Can you tell us about yourself?
I’m an Indian-American, born and raised in the state of New Jersey, USA. I got a Bachelor of Science in Engineering (BSE) degree in Materials Science and Engineering from the University of Pennsylvania (UPenn) in 2019. While at UPenn, I started specializing in polymeric materials, and eventually I became very interested in materials for 3D printing. Also in 2019, I received the Thouron Award, a fellowship for UPenn graduates to study any postgraduate degree in the UK, which is the primary reason I’ve been able to come and study here. Outside of these academic aspects of my life, I love dancing, painting, playing video games, visiting new places, and trying new food!
Why did you choose Imperial Materials for MSc study?
My faculty advisor at UPenn, who is British himself, initially recommended Imperial when I was first thinking about studying abroad, because he thought it would be a good fit for me. As I researched Imperial Materials more, I really appreciated the size and breadth of the department’s research. This meant that I would have every chance to explore my interests, especially 3D printing materials research, with the MSc research project.
How do you find the course? Any highlights so far?
While the structure of the course is far different from the structure of my undergrad degree, I like the amount of time I have to pursue my interests, both in and out of the classroom. I’ve really enjoyed how well my classes and research project go together. I took all three of the course’s bio-related modules – Biomaterials, Advanced Biomaterials, and Advanced Tissue Engineering. I found that the content in this combination of courses really synergized well, so that I left feeling like I actually understood what was covered. These courses also worked really well with my research project, which looked at novel hybrid sol-gel materials, as my supervisor Dr. Julian Jones led two of these modules.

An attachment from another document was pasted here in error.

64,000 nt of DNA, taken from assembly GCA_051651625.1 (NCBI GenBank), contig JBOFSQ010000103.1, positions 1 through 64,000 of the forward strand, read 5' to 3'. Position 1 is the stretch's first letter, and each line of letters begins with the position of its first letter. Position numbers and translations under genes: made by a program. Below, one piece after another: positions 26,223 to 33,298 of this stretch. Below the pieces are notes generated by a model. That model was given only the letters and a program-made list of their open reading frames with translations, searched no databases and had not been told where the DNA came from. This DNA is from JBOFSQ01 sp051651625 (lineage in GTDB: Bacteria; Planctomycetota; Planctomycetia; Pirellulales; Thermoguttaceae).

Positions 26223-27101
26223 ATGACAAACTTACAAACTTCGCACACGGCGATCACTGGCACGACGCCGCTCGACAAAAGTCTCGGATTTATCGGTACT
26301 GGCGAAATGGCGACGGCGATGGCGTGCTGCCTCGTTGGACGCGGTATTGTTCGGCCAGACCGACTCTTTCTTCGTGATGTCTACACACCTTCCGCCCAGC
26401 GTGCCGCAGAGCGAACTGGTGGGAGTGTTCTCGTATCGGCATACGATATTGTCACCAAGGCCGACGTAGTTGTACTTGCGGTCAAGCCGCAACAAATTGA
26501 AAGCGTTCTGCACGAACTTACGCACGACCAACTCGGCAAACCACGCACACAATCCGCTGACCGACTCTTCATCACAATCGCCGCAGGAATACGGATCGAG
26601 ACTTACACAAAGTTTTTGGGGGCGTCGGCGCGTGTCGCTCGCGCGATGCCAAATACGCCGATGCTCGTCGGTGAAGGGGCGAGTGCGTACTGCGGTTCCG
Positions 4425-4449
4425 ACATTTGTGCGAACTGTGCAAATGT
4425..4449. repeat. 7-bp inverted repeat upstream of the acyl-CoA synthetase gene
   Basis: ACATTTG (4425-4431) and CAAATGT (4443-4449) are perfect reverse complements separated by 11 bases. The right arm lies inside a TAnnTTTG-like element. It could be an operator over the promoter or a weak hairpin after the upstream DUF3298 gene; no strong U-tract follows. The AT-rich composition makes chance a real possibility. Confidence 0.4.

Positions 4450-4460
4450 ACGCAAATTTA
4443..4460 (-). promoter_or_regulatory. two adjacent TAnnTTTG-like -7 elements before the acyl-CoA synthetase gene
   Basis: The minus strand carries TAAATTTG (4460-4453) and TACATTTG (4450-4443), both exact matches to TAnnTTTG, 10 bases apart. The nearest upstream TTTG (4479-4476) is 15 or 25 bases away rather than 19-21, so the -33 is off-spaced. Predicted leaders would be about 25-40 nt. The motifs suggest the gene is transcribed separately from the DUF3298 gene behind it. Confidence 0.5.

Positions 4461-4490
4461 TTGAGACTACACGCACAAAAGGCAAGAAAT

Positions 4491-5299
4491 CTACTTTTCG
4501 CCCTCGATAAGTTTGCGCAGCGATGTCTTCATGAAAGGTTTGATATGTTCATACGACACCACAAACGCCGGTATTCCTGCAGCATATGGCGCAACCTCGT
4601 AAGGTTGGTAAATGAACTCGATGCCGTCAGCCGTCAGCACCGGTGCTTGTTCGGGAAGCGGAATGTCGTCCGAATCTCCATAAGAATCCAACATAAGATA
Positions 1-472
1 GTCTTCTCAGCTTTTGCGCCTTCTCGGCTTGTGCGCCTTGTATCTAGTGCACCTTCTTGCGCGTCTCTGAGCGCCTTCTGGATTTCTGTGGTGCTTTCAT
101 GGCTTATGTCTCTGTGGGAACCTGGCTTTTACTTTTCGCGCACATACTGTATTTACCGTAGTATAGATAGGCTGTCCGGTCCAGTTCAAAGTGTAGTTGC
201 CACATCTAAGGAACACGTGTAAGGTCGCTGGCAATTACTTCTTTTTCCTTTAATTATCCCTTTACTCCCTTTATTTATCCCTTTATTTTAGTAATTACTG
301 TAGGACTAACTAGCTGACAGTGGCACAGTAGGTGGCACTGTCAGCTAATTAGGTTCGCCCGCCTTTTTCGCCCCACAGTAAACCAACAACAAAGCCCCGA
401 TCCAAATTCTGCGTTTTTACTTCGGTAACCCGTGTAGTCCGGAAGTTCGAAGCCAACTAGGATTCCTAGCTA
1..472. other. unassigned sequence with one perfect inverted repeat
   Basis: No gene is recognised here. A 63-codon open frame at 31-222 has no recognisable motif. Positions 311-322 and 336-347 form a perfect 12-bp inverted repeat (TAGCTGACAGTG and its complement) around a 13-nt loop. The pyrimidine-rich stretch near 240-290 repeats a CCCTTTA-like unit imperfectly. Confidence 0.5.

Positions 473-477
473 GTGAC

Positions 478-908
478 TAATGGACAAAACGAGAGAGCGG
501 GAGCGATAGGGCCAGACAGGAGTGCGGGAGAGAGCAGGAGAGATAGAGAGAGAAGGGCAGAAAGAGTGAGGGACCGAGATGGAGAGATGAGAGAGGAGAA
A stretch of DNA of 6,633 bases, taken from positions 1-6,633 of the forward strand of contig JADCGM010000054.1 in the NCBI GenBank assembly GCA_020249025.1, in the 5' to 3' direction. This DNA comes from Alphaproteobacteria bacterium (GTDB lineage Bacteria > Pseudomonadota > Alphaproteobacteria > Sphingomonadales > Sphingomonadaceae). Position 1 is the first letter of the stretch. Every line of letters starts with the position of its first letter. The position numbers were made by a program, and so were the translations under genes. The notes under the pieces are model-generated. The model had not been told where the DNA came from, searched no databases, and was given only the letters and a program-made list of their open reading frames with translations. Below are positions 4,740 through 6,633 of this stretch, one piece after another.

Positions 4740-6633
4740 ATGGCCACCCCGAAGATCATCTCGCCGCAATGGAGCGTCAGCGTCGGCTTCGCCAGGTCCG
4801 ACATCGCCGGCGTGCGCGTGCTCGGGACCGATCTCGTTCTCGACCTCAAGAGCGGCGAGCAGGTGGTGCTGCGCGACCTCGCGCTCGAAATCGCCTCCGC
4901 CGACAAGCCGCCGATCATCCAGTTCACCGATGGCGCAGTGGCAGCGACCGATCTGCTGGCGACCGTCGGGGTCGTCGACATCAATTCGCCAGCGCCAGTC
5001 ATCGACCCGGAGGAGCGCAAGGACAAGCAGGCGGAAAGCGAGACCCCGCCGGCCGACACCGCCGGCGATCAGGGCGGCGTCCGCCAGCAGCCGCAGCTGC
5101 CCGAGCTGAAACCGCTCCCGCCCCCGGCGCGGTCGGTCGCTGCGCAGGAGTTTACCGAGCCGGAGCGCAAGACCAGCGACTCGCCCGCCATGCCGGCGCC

What is your typical day like?
During the winter and spring terms, my day started with commuting to Imperial for my morning classes. At lunchtime, my friends in the MSc course and I would get together to eat and chat, especially on Tuesdays when the Farmer’s Market was at Imperial. In the afternoon, I would either have classes, a bit of coursework to finish, or some research work to do, like learning how to make or 3D print samples. After that, I would either take a walk through Hyde Park to get to my side job or stroll through South Ken and Sloane Square to get home. I absolutely love walking through London – it’s one of my favorite parts of living here. Sometimes, other MSc students and I would get together after class at H-bar or the Union bar to hang out and have a good time.
What are your plans for the future?
I hope to get a job working in materials development for additive manufacturing, specifically polymeric materials. I find that additive manufacturing is the next frontier for innovation in many fields, like medical technology or aerospace engineering, and in my opinion, the factor dictating the boundaries of what additive manufacturing can accomplish is the materials we can print. I would love to work for companies specializing in additive manufacturing like Carbon3D, Formlabs, or Stratasys, but I’m also open to working for one of the many chemical companies that produce materials for 3D printing, like Evonik or Solvay.